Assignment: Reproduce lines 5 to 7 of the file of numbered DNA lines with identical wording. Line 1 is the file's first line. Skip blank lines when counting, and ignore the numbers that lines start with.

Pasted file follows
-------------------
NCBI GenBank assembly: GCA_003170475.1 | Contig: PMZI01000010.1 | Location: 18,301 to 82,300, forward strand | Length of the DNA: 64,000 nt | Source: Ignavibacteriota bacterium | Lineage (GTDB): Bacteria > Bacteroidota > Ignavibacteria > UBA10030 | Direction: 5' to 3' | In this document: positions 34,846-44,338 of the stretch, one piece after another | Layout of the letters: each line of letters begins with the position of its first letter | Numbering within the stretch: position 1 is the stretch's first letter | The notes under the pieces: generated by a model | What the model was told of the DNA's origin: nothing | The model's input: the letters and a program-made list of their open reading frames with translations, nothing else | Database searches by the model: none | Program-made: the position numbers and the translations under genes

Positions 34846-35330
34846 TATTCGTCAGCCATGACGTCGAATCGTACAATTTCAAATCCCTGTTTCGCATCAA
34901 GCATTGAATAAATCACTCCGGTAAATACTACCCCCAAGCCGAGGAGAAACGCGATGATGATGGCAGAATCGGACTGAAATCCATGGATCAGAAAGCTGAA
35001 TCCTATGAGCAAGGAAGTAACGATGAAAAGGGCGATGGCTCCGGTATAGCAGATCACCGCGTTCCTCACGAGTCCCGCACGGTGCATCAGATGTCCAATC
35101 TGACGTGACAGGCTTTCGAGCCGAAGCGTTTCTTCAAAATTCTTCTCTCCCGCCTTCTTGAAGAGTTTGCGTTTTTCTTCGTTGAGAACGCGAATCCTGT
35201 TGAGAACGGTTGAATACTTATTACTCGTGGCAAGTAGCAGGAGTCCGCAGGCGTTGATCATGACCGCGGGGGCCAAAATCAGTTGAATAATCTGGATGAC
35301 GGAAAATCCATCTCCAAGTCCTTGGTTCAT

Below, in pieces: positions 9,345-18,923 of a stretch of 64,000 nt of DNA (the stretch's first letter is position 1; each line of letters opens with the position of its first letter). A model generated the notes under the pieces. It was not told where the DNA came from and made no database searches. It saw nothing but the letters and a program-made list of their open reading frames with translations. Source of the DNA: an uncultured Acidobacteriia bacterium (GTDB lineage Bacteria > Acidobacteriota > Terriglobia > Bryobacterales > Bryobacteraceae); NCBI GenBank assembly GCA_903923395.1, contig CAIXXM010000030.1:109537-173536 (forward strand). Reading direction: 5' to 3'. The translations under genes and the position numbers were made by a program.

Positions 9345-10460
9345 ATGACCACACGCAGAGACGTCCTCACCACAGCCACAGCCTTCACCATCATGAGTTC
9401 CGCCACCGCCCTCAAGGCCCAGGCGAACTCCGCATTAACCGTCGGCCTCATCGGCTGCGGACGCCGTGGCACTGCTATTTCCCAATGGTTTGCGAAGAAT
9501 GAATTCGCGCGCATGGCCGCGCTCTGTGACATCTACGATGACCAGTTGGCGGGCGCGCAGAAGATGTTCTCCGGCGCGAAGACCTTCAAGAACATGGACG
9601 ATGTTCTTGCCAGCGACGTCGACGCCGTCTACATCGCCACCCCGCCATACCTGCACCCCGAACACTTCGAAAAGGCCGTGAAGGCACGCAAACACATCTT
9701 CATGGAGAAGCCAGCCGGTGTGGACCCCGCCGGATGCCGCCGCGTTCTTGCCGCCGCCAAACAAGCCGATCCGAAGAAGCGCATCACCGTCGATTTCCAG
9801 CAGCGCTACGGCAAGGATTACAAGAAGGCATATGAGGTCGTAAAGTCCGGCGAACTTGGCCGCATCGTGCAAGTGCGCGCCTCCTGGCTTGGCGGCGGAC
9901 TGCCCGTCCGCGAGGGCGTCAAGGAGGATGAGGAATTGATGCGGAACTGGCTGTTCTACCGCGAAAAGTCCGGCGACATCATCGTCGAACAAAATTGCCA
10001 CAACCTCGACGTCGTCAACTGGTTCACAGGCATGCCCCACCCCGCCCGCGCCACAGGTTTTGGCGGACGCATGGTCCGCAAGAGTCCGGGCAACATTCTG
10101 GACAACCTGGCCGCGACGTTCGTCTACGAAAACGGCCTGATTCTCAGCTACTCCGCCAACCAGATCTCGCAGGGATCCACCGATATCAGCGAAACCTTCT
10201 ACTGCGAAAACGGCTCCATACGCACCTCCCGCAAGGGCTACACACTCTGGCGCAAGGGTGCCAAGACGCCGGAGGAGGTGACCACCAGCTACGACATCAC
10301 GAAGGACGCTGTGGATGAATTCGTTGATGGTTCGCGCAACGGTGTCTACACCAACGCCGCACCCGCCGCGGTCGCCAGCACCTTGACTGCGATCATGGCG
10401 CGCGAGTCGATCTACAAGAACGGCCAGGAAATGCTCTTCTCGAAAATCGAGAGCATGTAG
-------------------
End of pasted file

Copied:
35001 TCCTATGAGCAAGGAAGTAACGATGAAAAGGGCGATGGCTCCGGTATAGCAGATCACCGCGTTCCTCACGAGTCCCGCACGGTGCATCAGATGTCCAATC
35101 TGACGTGACAGGCTTTCGAGCCGAAGCGTTTCTTCAAAATTCTTCTCTCCCGCCTTCTTGAAGAGTTTGCGTTTTTCTTCGTTGAGAACGCGAATCCTGT
35201 TGAGAACGGTTGAATACTTATTACTCGTGGCAAGTAGCAGGAGTCCGCAGGCGTTGATCATGACCGCGGGGGCCAAAATCAGTTGAATAATCTGGATGAC